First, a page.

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The paper airplane soared upward, grazing the bottom branches of the sycamore tree before skidding to a stop on the grass. Sydney raced across the yard to retrieve it, the plaid pleated skirt of her girls' academy uniform swirling about her long, thin legs.
"Daddy! Daddy, look! I made it fly!"
Mr. Bristow's head remained hidden behind the front section of the Los Angeles Register.
"Daddy?" Sydney asked, taking a few steps toward him. "Daddy, you aren't listening to me. I made a good plane! It flew really far! Didn't you see?"
"Yes. I saw," came a flat response.
"No! You didn't!" she yelled, stamping her burgundy penny loafer. "You weren't watching, you were reading! That's all you do all the time! Read, read, read!"
The paper lowered and Mr. Bristow's blank expression fell on his daughter. "Stop being dramatic, Sydney," he said. "You're acting like a child."
But I am a child, she thought, angrily tossing the plane into the air again. It sailed straight up for a few seconds before becoming wedged in a tangle of twigs. She turned back toward her father, hoping he would offer to pull it loose. But his newspaper barrier was raised once again, and all Sydney could see were the large black letters screaming SPACE SHUTTLE EXPLODES!
"Hey? You awake?" Todd de Rossi's voice penetrated the daydream.
Sydney jerked her head slightly. "Huh? What?" The childhood memory dissolved as she found herself back in her American History seminar, her pen still poised over her spiral notebook. Professor Baldridge was lecturing in his tired drone, his words melding with the steady whir of the old building's air-conditioning system. On the giant screen behind him loomed the famous image of the Challenger exploding high in the atmosphere.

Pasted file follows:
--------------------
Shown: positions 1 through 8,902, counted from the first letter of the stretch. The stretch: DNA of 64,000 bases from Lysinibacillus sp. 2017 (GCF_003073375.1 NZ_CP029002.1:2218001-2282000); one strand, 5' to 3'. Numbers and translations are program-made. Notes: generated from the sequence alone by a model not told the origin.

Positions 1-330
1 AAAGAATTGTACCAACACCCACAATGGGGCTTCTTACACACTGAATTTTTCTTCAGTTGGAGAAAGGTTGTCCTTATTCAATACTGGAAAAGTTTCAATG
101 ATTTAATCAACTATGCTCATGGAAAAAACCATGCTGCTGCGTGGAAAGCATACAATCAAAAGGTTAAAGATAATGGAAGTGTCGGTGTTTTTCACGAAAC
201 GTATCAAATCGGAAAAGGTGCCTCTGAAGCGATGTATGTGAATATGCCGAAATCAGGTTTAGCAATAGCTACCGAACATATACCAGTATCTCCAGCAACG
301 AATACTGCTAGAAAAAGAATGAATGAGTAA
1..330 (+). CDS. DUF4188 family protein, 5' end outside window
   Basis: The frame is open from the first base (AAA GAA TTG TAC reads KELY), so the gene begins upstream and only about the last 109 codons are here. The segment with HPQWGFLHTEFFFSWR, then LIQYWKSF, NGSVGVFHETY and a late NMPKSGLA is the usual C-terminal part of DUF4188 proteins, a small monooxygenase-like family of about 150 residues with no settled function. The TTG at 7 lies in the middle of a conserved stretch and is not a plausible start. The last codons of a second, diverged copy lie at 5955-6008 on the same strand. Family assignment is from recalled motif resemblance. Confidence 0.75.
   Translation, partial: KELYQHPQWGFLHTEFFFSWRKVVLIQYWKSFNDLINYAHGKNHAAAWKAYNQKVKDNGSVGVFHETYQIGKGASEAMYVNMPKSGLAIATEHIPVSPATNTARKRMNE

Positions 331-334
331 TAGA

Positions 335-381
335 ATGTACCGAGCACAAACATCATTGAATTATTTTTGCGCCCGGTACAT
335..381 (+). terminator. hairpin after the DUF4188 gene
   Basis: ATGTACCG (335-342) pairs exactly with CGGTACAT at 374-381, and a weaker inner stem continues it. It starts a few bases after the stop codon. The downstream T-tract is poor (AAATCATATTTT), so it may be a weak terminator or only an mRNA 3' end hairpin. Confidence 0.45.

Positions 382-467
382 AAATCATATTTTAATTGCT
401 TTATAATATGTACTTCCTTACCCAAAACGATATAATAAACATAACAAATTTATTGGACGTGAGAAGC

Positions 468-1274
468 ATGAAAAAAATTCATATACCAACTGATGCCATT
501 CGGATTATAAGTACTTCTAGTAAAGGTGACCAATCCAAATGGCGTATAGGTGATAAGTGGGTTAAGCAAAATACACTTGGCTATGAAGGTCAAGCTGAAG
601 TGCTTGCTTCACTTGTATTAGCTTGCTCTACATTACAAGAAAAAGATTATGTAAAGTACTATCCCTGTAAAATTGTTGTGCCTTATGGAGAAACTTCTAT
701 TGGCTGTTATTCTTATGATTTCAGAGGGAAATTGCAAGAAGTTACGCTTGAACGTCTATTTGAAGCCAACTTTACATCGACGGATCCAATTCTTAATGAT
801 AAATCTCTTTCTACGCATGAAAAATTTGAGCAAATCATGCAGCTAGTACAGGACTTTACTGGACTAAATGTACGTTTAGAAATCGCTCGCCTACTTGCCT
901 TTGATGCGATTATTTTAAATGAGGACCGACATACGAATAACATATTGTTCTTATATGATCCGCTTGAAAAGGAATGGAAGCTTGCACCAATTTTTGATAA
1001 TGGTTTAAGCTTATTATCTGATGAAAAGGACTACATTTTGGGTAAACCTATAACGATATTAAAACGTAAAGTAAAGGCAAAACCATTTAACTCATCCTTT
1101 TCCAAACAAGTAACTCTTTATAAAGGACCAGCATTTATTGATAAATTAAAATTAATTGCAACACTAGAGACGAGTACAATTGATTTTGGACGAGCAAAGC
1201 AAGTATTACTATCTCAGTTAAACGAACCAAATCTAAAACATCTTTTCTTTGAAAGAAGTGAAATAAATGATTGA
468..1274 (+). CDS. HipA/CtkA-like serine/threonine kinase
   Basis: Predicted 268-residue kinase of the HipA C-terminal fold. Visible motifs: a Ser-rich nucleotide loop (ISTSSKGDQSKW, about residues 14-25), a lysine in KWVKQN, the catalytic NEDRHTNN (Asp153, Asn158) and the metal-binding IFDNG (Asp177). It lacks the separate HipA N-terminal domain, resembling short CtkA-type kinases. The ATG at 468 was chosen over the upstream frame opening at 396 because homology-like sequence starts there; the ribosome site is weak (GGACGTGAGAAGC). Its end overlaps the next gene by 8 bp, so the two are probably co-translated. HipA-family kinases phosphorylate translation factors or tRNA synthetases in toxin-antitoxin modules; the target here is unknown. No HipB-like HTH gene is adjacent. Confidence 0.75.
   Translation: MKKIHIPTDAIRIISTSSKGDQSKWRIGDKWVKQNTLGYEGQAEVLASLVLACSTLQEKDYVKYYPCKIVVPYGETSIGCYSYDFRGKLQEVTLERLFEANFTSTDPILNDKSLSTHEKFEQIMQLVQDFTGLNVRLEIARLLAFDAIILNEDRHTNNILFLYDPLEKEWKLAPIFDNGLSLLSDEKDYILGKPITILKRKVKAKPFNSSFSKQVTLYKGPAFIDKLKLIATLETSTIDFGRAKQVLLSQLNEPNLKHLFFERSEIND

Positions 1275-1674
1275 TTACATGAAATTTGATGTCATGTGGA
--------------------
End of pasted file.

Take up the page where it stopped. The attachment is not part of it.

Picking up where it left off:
"Sorry," she whispered, smiling weakly at Todd. "What did you say?"
Todd grinned. "I said it takes a special kind of boring to make a major disaster dull. Guess I made my case. Where were you just now? In orbit?"
"No. I was just . . . I was just remembering where I was when I first heard about the Challenger exploding." She rubbed her eyes and sat up straight, trying to shake off the residual anguish stirred up by her memory. She could practically smell the olive trees shading the Bristows' old front porch and feel the light weave of her school uniform, as if her body had carefully recorded every sensation for careful replay later on.
It had been one of those pivotal childhood moments: the point when she'd finally understood that her father was lost to her. The tragic car accident that had taken her mother seemed to have completely diminished her father. He had never been the cheerful life force her mother was, and yet Sydney had never doubted his devotion to his family. But that day on the front lawn, all hope that he might someday come back to her shattered like the hull of the ill-fated space shuttle. From then on she stopped consciously trying to please him and began preparing herself for a life alone.